Johnson's research is crucial to the debate over the mine's permit because, for the past seven years, state regulators have claimed there is no groundwater present at the mine site, so the controversial project supposedly poses no threat to nearby springs.
"There is no doubt," Johnson told Utah Division of Oil, Gas and Mining director John Baza on Tuesday. "If I put the results in front of 100 hydrologists, they would say there is a path [for water] from the ridge tops to the canyon bottoms."
Baza convened a special hearing to hear Johnson, who spoke as an expert for the group Living Rivers, and residents and activists opposed to tar sands mining.
He also heard from U.S. Oil Sands executives.
The Calgary-based company would like to expand the test site from 64 acres to 316 acres, using a citrus-based solvent to separate out a viscous crude called bitumen.
"It is a much more logical mining plan," operations chief Barclay Cuthbert said. "It's an optimization by which we improve the method for extracting bitumen. We have shown we can extract the bitumen with a minimum impact to the environment and we will continue to do so."
Baza will make a decision whether to allow the mine expansion within the next 10 days, but his findings will likely be appealed to the state Board of Oil, Gas and Mining.
Activists staged a rally on the steps of the building before the hearing, denouncing foreign companies' plans to strip-mine tar sands and oil shale.
Utah holds some of North America's largest deposits of the "unconventional" fossil hydrocarbons, but many people prefer them left in the ground because extracting and processing them requires lots of energy and rearranges the landscape.
"It is unconscionable for the state to allow operations at all," said Kathy Albury of Peaceful Uprising. "They had a permit, but they got greedy and wanted more. They opened the can of worms. They came back for more. They should not get it."
A private security guard shot video of the Peaceful Uprising and Utah Tar Sands Resistance speakers and asked press photographers for their identification.
The groups regularly conduct vigils and demonstrations at PR Springs on the line between Grand and Uintah counties, where 26 protesters were arrested last summer after some activists locked themselves to mine equipment and others obstructed vehicle traffic.
Authorities labeled the action a "riot" that shut down mine operations for the day.
Uintah County officials support the project because of its projected economic impact expected to total $1.2 billion.
Over 10 years, the project is estimated to generate $160 million in royalties for the state's school fund and provide 200 to 300 full-time, high-paying jobs, according to the County Commission's letter asking Baza to expedite permitting.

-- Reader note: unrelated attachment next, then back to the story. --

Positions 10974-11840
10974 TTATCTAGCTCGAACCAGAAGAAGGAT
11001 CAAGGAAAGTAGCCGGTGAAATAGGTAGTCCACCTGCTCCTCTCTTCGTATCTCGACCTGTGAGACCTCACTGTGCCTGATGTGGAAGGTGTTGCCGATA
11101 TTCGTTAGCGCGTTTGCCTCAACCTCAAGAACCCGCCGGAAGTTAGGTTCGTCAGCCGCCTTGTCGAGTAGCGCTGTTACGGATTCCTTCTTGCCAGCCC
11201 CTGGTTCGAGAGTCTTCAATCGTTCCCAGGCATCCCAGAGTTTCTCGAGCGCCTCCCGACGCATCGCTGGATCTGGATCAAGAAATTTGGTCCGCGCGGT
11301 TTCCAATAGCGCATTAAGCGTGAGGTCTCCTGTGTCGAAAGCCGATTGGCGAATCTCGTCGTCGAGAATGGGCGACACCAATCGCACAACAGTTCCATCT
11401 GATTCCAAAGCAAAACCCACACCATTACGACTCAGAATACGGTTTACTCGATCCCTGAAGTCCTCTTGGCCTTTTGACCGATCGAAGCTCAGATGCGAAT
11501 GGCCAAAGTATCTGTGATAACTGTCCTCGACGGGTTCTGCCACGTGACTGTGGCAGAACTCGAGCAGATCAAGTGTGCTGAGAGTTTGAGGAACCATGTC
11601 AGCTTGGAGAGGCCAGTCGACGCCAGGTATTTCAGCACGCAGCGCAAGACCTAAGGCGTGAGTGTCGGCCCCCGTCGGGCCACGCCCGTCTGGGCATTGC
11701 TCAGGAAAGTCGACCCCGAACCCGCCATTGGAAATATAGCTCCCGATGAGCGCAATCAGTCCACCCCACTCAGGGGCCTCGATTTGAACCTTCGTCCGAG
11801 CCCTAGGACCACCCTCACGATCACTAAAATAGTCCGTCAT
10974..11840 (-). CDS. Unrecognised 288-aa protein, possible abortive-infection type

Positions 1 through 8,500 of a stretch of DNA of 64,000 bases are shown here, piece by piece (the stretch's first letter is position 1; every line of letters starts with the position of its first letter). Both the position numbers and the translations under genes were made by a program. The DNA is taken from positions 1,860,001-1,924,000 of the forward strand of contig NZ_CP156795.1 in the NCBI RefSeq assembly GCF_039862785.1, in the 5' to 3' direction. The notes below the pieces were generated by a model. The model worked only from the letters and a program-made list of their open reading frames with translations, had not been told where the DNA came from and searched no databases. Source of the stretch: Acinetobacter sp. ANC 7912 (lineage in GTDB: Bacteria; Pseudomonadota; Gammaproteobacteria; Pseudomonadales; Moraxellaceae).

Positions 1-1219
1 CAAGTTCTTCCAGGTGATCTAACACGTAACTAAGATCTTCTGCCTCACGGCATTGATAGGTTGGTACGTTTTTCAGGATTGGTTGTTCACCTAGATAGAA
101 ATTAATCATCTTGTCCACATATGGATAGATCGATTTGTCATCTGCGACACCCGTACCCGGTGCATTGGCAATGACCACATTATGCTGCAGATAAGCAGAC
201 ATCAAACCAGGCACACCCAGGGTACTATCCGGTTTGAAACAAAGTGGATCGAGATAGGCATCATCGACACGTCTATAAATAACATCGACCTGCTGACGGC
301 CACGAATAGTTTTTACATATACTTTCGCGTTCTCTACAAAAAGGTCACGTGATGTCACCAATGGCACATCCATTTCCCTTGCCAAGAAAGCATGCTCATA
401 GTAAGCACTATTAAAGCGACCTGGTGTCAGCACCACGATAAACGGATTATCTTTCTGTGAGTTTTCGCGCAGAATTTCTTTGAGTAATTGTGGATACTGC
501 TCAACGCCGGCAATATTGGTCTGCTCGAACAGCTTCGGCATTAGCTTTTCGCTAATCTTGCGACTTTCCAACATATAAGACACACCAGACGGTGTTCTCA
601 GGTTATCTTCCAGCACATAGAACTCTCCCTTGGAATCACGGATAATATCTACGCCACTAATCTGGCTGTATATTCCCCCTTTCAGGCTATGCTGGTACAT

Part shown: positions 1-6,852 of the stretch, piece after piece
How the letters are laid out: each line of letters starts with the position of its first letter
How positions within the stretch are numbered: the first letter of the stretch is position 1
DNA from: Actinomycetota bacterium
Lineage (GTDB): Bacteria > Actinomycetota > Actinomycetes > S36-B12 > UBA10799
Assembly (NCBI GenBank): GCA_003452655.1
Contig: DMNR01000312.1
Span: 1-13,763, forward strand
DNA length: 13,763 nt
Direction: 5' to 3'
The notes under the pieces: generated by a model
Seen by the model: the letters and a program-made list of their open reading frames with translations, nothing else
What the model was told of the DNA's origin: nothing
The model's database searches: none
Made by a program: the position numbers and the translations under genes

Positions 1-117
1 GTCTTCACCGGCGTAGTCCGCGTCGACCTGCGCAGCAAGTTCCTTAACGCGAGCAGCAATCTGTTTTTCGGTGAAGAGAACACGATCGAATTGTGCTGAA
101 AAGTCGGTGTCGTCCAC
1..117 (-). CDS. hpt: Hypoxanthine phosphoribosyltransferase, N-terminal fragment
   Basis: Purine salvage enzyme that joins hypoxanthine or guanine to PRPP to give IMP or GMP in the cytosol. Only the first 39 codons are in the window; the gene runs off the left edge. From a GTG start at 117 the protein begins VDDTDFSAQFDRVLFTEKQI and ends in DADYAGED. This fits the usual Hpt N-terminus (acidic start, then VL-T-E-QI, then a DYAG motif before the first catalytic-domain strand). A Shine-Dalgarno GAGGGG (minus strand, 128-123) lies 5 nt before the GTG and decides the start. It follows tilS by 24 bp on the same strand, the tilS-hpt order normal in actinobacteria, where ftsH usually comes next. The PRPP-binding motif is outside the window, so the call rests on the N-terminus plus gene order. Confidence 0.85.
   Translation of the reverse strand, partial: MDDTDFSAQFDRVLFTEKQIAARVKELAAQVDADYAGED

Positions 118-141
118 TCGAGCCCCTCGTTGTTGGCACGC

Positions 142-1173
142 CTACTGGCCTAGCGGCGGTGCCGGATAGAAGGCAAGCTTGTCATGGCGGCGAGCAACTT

"U.S. Oil Sands is a high-quality lessee. They have the economic strength to see this project through to its successful completion," said Tom Faddis of the Utah School and Institutional Trust Lands Administration. "SITLA traded into this land with the objective to acquire high-value mineral properties. It is our job to make money for beneficiaries as crass as that sounds."
Some Grand County officials have a much different view.
"Tar sands are the dirtiest oil on the planet with the greatest destruction," said Tory Hill, a Castle Valley Town Council member who was speaking on behalf of herself and Grand County Council member Mary McGann.
"The ecosystem living on the Tavaputs has been called the Serengeti of the American West. Is this something good for our county, our state and our planet?"
Hill wondered why U.S. Oil Sands' proprietary process, which uses a citrus-based solvent that is billed as ecologically benign, has yet to be used in Alberta, where tar-sands extraction has taken a steep environmental toll.
"They've ruined parts of Alberta, and now they want to destroy the Tavaputs," Hill said. "Why are you so eager to use us as your test subject? They say they will reclaim the mine, but that's an impossible promise."
While speakers voiced a range of reasons to oppose the mine Tuesday, the lawyers in the room debated the existence of groundwater.
The question has dogged the PR Springs mine since it was first proposed in 2007 on state trust lands north of the Book Cliffs. At every regulatory step, the issue has been decided in U.S. Oil Sands' favor. The company, however, has declined to determine exactly where the springs are recharged and to put in monitoring wells, calling such measures a waste of time.
"There will be no impact to groundwater because there is no groundwater present, and the ridge top mine is hydrologically disconnected from the springs," said the company attorney John Davis. "There are surrounding ridges that would contribute to those springs, but they are not the ridges where the mine is located."
As proof, Davis cited the 180 bore holes the company drilled in and around the mine area. Crews went 150 feet deep, twice the depth of the mine horizon, and found no evidence of water.
Last month, however, Johnson and his U. colleagues and students published findings in a peer-reviewed journal that flatly contradict the company's claims.
He said the dry bore holes mean little since their purpose was to characterize the bitumen deposit, yet they are repeatedly cited as proof there is no groundwater.
"It's the same as looking out today [with cloudless weather] and saying that it is impossible for water to come from the sky. That infuriates me as a scientist," Johnson said. "Finagling over what side of the canyon the flow came from is a waste of time. You agree it is coming from ridge tops, but not from our ridge top, which is pretty magical."